In order to gain support from Republican rightists, McCain stresses his loyalty to conservative values. A blog linked to this site, entitled “Political Yen/Yang” quotes an article of the Boston Globe. This blog is critical to the Boston Globe article, saying “Not only does McCain need the religious right, they need him too.” Just review Boston Globe article, “Analysts say McCain wooing religious right” on May 13.

The article says that McCain delivered a commencement speech at religious rightist leader Jerry Falwell’s evangelical Christian college, Liberty University. In 2000, McCain criticized Christian right wings, and lost in GOP primary. He needs to repair relations with them, in order to win Republican nomination in 2008. On the other hand religious rightists need McCain as well, says the Boston Globe. Why? Because they have to improve the relationship with the Republican front-runner for the 2008 nomination. However, the Boston Globe analyses this as follows.

Still, McCain's new strategy has risks. By seeming to genuflect to a man he once denounced by name, analysts said, McCain could damage perhaps his biggest political asset: the image that he's a straight shooter who refuses to pander to his audience like a stereotypical politician.

''This tells us that John McCain is a living, breathing politician who has looked in the mirror and said 'I should be president of the United States,' " said Stephen Hess, a political analyst at the Brookings Institution. ''The media built McCain into something more than [a politician] when he last ran for president. They made him into an icon -- the maverick."

In some respects, McCain's reputation as an independent Republican is even stronger now than in 2000. Since then, he has pushed bills limiting political campaign donations, banning the torture of suspected terrorists, and allowing illegal immigrants to become legalized guest workers -- positions that put him at odds with some conservative Republicans.


In addition to a kow-tow to religious rights, McCain made a speech at British Conservative Party Conference on October 1 to confirm common values between British and American conservatives. He may be trying to impress that he is no less conservative than President George W. Bush by cheering up Tory leader David Cameron. This is understandable. However, the timing of this speech is questionable. In the past, British Prime Minister John Major said that he hoped Geroge H. W. Bush to win the election in order to maintain the Reagan-Thatcher conservatism axis. Unfortunately, Bill Clinton defeated the Republican, and Anglo-American relations cooled down until Tony Blair came to power. Japan’s Democrat leader Katsuya Okada made a similar mistake to visit John F. Kerry during the presidential election.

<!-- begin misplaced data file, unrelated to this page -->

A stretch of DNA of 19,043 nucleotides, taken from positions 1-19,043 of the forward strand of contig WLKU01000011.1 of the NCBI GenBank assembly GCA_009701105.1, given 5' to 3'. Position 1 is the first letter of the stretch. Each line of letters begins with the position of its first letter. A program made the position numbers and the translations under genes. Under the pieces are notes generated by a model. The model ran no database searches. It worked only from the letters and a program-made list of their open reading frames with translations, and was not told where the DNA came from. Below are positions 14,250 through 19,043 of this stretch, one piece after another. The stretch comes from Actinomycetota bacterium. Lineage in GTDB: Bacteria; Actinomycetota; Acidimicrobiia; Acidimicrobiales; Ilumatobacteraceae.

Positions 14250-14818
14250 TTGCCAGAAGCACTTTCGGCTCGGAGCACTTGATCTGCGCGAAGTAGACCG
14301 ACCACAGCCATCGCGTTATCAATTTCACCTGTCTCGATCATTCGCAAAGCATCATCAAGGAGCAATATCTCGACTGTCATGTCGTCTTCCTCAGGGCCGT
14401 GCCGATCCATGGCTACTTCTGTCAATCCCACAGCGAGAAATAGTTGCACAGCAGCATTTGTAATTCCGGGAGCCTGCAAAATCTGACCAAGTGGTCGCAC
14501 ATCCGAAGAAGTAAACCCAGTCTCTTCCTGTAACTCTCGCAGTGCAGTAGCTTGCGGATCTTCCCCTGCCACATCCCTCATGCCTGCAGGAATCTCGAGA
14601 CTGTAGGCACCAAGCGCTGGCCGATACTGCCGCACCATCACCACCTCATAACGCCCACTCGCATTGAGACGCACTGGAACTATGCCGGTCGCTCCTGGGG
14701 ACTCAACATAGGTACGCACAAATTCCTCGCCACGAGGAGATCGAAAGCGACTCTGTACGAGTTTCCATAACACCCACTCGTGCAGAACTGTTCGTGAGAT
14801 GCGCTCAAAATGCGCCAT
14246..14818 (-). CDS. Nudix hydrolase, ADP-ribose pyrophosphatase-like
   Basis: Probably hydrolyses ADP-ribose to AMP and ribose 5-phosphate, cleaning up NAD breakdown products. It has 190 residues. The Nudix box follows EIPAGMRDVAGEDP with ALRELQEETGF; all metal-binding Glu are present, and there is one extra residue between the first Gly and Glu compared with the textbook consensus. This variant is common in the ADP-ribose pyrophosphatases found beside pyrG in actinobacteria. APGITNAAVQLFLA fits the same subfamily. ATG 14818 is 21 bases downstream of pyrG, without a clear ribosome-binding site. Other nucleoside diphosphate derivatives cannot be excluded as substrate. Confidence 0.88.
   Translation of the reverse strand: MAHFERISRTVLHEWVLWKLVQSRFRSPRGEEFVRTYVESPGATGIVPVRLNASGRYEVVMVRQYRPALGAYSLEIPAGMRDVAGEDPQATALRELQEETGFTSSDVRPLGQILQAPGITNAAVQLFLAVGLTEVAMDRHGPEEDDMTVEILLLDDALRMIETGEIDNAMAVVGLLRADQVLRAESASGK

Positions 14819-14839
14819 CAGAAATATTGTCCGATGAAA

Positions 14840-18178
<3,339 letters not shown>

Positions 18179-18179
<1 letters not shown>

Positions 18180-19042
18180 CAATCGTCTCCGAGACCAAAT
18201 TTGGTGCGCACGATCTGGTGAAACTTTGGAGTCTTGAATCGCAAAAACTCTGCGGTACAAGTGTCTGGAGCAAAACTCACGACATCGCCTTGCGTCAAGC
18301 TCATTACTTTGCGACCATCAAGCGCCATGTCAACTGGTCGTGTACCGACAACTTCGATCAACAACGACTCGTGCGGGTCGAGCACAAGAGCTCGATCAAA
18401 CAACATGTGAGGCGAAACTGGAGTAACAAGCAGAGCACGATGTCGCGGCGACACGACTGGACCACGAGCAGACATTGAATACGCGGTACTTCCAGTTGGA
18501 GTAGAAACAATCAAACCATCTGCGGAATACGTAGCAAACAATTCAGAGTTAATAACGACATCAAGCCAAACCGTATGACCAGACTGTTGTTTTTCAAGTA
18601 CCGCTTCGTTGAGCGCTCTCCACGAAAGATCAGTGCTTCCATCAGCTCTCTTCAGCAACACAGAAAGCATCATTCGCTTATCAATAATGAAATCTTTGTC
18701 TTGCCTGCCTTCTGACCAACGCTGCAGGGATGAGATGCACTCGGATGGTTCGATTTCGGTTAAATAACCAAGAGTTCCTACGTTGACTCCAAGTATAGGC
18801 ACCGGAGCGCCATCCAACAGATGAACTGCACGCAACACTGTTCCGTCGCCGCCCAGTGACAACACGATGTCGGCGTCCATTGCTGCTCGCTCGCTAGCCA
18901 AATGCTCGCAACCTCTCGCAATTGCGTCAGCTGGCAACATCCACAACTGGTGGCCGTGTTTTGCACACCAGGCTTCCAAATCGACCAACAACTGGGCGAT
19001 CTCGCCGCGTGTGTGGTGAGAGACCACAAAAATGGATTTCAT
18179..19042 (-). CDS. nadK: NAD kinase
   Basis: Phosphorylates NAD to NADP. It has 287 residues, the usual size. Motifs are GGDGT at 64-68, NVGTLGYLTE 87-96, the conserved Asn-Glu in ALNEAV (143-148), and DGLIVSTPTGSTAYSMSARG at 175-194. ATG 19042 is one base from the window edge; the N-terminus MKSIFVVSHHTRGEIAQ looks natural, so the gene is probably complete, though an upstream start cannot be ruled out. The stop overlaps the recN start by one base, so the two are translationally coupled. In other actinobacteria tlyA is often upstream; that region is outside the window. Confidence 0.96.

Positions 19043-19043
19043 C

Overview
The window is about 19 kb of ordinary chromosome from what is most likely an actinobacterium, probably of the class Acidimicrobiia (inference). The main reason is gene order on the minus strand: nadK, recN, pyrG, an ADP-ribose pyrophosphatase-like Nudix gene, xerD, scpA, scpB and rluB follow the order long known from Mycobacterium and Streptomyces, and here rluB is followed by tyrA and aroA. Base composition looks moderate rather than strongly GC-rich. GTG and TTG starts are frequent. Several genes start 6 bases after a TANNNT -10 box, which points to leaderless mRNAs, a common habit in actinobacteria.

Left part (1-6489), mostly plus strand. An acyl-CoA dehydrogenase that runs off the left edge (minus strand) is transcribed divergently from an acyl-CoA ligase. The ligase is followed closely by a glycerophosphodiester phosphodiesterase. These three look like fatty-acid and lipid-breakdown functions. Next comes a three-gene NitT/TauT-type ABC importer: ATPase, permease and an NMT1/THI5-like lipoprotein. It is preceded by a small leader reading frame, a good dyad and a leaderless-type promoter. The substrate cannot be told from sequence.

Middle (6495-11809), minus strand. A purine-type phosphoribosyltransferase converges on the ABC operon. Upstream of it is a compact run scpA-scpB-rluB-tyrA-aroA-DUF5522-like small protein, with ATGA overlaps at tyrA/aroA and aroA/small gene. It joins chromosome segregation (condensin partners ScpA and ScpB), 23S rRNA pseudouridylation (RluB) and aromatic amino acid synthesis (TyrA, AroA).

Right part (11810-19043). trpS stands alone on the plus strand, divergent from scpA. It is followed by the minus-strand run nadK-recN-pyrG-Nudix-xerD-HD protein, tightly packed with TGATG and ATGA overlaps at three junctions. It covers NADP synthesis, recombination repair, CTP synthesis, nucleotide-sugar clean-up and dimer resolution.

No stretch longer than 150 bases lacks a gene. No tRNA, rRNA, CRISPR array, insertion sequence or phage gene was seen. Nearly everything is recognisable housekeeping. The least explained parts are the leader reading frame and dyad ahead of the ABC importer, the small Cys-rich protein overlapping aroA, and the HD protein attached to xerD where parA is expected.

On “Straight Talk America”, you can learn more than policy debates. Grassroots activism plays an important role in American politics. Its influence is much larger than those in Europe and Japan. In “The Right Nation” by John Micklethwait and Adrian Wooldridge point out that there are no strong conservative talk radio and citizens groups in Britain, unlike America. In Europe and Japan, civic activism is regarded as somewhat New Left. But in the United States, conservative grassroots movements are strong through various channels. In America, the world of Alexis de Tocqville still prevails.

This civic activism will grow furthermore through the Internet. One of the reasons why British Labour won the election in 1997 is their successful use of the Internet. Currently, the Tory is developing cyber grassroots communities to defeat the Labour, and take office again.

You don’t have to be a Republican nor a McCain supporter. E-mail updates from Straight Talk America are helpful to foresee political trends for the midterm and presidential elections. Also, you can learn a lot about grassroots activism and cyberspace democracy. Therefore, I recommend readers of this blog to visit Straight Talk America.